South Dakota regulators are working to sort out confusion over coordination of benefits provided by auto insurers and health coverage providers after a vehicle accident, a problem that is reportedly affecting multiple states.
State Division of Insurance officials say there is “a broad-based problem” involving claims filing, billing practices and mixups about which coverage is applicable in different circumstances. Regulators and insurers took part in a fact-finding hearing earlier this year aimed at gauging the extent of the problem and exploring regulatory changes, but a state official says they have yet to come up with concrete answers.
“There have not been any legislative or rulemaking changes proposed as a result,” Randy Moses, deputy director of the division, said in a phone interview.
Medical payment coverage foots the bill for medical and funeral expenses resulting from a crash, covering hospital, surgical and other medical costs, as well as funeral expenses.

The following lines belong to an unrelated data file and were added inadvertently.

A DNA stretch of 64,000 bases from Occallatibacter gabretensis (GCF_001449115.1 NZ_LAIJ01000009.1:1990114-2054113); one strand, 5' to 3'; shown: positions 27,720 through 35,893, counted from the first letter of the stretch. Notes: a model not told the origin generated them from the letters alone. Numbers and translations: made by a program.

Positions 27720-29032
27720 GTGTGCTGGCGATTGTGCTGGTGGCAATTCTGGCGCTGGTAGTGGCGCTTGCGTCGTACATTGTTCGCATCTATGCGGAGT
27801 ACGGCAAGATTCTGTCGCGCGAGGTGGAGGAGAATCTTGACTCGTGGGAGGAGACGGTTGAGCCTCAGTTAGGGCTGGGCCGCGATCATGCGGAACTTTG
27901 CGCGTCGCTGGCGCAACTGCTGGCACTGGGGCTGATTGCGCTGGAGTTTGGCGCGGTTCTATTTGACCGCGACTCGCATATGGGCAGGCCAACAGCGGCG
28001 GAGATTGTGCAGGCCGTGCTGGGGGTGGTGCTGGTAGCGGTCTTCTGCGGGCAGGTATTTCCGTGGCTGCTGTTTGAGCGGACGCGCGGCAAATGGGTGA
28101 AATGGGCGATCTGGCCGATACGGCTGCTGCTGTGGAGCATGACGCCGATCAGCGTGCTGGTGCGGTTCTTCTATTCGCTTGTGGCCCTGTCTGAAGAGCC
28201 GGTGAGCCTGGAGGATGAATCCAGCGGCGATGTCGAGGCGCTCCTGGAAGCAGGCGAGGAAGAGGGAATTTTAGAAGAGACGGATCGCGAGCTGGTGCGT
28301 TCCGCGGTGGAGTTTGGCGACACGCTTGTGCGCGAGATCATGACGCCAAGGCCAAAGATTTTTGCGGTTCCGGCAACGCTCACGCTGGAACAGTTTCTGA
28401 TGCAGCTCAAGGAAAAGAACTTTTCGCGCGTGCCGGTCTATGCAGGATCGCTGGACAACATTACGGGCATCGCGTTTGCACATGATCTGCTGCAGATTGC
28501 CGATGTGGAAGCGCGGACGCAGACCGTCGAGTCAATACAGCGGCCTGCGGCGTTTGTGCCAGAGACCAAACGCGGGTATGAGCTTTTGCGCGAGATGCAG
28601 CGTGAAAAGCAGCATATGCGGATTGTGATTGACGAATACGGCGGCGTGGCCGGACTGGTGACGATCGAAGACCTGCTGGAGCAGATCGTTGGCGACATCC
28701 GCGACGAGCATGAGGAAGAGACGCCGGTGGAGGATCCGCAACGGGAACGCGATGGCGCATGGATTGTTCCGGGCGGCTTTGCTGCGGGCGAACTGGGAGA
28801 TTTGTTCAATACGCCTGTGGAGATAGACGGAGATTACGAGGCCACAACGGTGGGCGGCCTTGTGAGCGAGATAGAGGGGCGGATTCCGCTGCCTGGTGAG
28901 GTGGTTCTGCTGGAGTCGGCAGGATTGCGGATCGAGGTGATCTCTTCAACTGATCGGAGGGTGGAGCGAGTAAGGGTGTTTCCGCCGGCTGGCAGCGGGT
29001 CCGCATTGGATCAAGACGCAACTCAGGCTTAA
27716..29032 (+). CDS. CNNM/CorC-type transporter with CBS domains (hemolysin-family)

That coverage can duplicate benefits provided by a person’s health insurer, however, creating confusion for policyholders and insurers.
South Dakota regulators say a number of consumers have complained about instances in which providers have not paid claims according to the terms of their policies. Like regulatory agencies in other states, the division regularly fields consumers’ questions about auto insurance, helps resolve disputes between policyholders and companies, and oversees the business and financial practices of coverage providers licensed there.
The division has investigated multiple claims from insurers involving both medical payments and health coverage, and state officials have noted an underlying lack of consistency in claims process and a lack of knowledge as to how the two coverage types should be coordinated.
Moses said the coordination of benefits issue was taken up recently at a meeting of National Association of Insurance Commissioner’s (NAIC) regulatory framework task force, which he chairs, after regulators from several other states expressed concerns. The panel is scheduled to revisit the issue at its next meeting in March.
Moses said South Dakota officials plan to wait to see what changes are proposed as a result of the NAIC discussions and will likely follow the association’s lead.